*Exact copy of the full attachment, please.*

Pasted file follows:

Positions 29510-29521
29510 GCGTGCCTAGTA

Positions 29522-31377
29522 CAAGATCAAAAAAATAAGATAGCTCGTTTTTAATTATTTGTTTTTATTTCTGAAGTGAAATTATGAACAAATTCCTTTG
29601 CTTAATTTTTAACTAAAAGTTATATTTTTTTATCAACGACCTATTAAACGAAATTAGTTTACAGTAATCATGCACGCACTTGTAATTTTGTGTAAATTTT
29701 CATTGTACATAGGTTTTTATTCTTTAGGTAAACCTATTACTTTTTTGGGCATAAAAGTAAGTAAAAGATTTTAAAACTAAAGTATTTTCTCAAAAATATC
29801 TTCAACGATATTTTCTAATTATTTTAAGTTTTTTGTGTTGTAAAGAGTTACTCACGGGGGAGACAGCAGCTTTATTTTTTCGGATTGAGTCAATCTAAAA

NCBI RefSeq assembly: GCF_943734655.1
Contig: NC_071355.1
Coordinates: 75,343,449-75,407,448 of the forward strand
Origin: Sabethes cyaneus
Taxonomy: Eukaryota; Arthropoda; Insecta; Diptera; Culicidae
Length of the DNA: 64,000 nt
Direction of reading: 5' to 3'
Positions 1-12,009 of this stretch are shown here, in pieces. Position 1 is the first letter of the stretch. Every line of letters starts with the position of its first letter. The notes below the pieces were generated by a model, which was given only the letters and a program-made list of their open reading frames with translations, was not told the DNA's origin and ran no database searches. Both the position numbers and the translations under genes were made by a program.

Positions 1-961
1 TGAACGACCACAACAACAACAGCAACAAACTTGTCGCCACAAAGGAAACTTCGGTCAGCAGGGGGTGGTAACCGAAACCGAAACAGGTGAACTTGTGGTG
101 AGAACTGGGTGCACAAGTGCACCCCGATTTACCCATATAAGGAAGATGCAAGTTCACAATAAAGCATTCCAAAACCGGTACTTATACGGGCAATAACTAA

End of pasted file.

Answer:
Positions 29510-29521
29510 GCGTGCCTAGTA

Positions 29522-31377
29522 CAAGATCAAAAAAATAAGATAGCTCGTTTTTAATTATTTGTTTTTATTTCTGAAGTGAAATTATGAACAAATTCCTTTG
29601 CTTAATTTTTAACTAAAAGTTATATTTTTTTATCAACGACCTATTAAACGAAATTAGTTTACAGTAATCATGCACGCACTTGTAATTTTGTGTAAATTTT
29701 CATTGTACATAGGTTTTTATTCTTTAGGTAAACCTATTACTTTTTTGGGCATAAAAGTAAGTAAAAGATTTTAAAACTAAAGTATTTTCTCAAAAATATC
29801 TTCAACGATATTTTCTAATTATTTTAAGTTTTTTGTGTTGTAAAGAGTTACTCACGGGGGAGACAGCAGCTTTATTTTTTCGGATTGAGTCAATCTAAAA

NCBI RefSeq assembly: GCF_943734655.1
Contig: NC_071355.1
Coordinates: 75,343,449-75,407,448 of the forward strand
Origin: Sabethes cyaneus
Taxonomy: Eukaryota; Arthropoda; Insecta; Diptera; Culicidae
Length of the DNA: 64,000 nt
Direction of reading: 5' to 3'
Positions 1-12,009 of this stretch are shown here, in pieces. Position 1 is the first letter of the stretch. Every line of letters starts with the position of its first letter. The notes below the pieces were generated by a model, which was given only the letters and a program-made list of their open reading frames with translations, was not told the DNA's origin and ran no database searches. Both the position numbers and the translations under genes were made by a program.

Positions 1-961
1 TGAACGACCACAACAACAACAGCAACAAACTTGTCGCCACAAAGGAAACTTCGGTCAGCAGGGGGTGGTAACCGAAACCGAAACAGGTGAACTTGTGGTG
101 AGAACTGGGTGCACAAGTGCACCCCGATTTACCCATATAAGGAAGATGCAAGTTCACAATAAAGCATTCCAAAACCGGTACTTATACGGGCAATAACTAA